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Issue: I have a presigned url which is valid for 15 minutes. Upload can be initiated any number of times if the presigned url is captured in this time frame.

I want to make an S3 presigned url for upload as secure as possible, so that uploaded file is not modified. I always need first version.

Solutions I researched from various sources:

  1. Have upload in one folder of the bucket and then use a lambda (only once for the first time) to move it to another folder which eventually consumes the uploaded file. Cons: introduction of lambda and its cold start for even a small file.
  2. Have a version check in all the places where S3 file is consumed. Cons: Too much code change and version needs to be maintained somewhere along side filename.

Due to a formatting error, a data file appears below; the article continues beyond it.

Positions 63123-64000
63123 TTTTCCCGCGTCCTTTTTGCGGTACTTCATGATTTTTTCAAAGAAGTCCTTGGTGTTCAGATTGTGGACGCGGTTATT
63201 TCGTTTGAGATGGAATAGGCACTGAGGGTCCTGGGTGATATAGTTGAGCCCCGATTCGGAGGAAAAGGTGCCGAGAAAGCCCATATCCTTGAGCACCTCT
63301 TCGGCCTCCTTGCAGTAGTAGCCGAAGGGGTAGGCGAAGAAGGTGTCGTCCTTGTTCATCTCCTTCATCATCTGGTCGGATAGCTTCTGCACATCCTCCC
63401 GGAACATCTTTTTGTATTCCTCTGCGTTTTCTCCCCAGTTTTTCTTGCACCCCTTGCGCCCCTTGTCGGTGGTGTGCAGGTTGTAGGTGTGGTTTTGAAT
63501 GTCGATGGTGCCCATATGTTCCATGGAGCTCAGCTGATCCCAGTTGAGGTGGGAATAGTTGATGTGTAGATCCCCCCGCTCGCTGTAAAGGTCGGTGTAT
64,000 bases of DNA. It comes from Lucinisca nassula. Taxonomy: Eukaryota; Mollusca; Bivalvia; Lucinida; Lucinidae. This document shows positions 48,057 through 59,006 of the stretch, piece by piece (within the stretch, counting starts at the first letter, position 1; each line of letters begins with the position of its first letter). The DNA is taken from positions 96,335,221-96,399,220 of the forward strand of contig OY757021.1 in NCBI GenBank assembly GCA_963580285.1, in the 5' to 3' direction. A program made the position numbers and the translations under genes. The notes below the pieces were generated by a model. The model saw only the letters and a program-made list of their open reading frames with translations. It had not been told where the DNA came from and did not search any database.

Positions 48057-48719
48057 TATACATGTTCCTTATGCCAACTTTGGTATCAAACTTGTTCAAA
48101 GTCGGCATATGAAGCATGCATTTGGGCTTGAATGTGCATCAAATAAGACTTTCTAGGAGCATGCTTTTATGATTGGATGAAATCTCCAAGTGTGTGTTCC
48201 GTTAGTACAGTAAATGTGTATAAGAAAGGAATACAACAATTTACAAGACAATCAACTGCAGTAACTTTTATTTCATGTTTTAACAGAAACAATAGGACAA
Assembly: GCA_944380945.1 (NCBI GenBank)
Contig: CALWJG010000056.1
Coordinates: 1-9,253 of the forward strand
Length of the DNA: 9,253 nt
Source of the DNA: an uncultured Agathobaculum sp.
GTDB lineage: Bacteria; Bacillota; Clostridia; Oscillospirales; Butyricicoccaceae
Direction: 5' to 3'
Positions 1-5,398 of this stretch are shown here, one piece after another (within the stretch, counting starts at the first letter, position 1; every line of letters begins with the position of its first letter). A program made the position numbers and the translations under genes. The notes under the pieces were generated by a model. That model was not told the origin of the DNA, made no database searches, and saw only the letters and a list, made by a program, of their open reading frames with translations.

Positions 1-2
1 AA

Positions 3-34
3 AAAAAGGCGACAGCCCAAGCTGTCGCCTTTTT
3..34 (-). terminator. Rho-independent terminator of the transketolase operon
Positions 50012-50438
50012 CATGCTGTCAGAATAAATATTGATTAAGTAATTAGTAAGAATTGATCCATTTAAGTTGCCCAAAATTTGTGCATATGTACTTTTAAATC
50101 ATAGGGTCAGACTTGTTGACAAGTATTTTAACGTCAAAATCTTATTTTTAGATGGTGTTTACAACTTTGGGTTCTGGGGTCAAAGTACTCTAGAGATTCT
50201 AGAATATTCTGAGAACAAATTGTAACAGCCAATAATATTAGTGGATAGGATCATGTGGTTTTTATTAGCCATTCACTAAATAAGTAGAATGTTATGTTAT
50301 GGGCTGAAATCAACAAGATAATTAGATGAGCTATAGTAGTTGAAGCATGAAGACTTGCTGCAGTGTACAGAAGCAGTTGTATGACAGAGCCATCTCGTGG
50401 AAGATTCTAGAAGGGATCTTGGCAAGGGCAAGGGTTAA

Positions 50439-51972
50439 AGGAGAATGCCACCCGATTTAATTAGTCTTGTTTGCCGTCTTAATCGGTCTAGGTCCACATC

Any other ideas?

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Solution #1 is viable but only if the source bucket is versioned and the Lambda function writes to a database that supports strongly consistent reads, because that's the only way you can tell authoritatively whether you're doing it "only once for the first time."

When you ask S3 about the existence of an object for the very first time ever using a GetObjectMetadata/HeadObject request, you are guaranteed to get an accurate answer -- the object exists, or it doesn't. Subsequent requests within a "short" (but undocumented) time may not reflect the latest truth from the bucket's master index.

Amazon S3 provides read-after-write consistency for PUTS of new objects in your S3 bucket in all Regions with one caveat. The caveat is that if you make a HEAD or GET request to a key name before the object is created, then create the object shortly after that, a subsequent GET might not return the object due to eventual consistency.

https://docs.aws.amazon.com/AmazonS3/latest/dev/Introduction.html

"a subsequent GET might not return the object" means by inference that the Lambda invocation for upload #2 has no guaranteed way to authoritatively determine that it is indeed not handling the first upload of the object, because the target object may appear to be absent when it is in fact already present.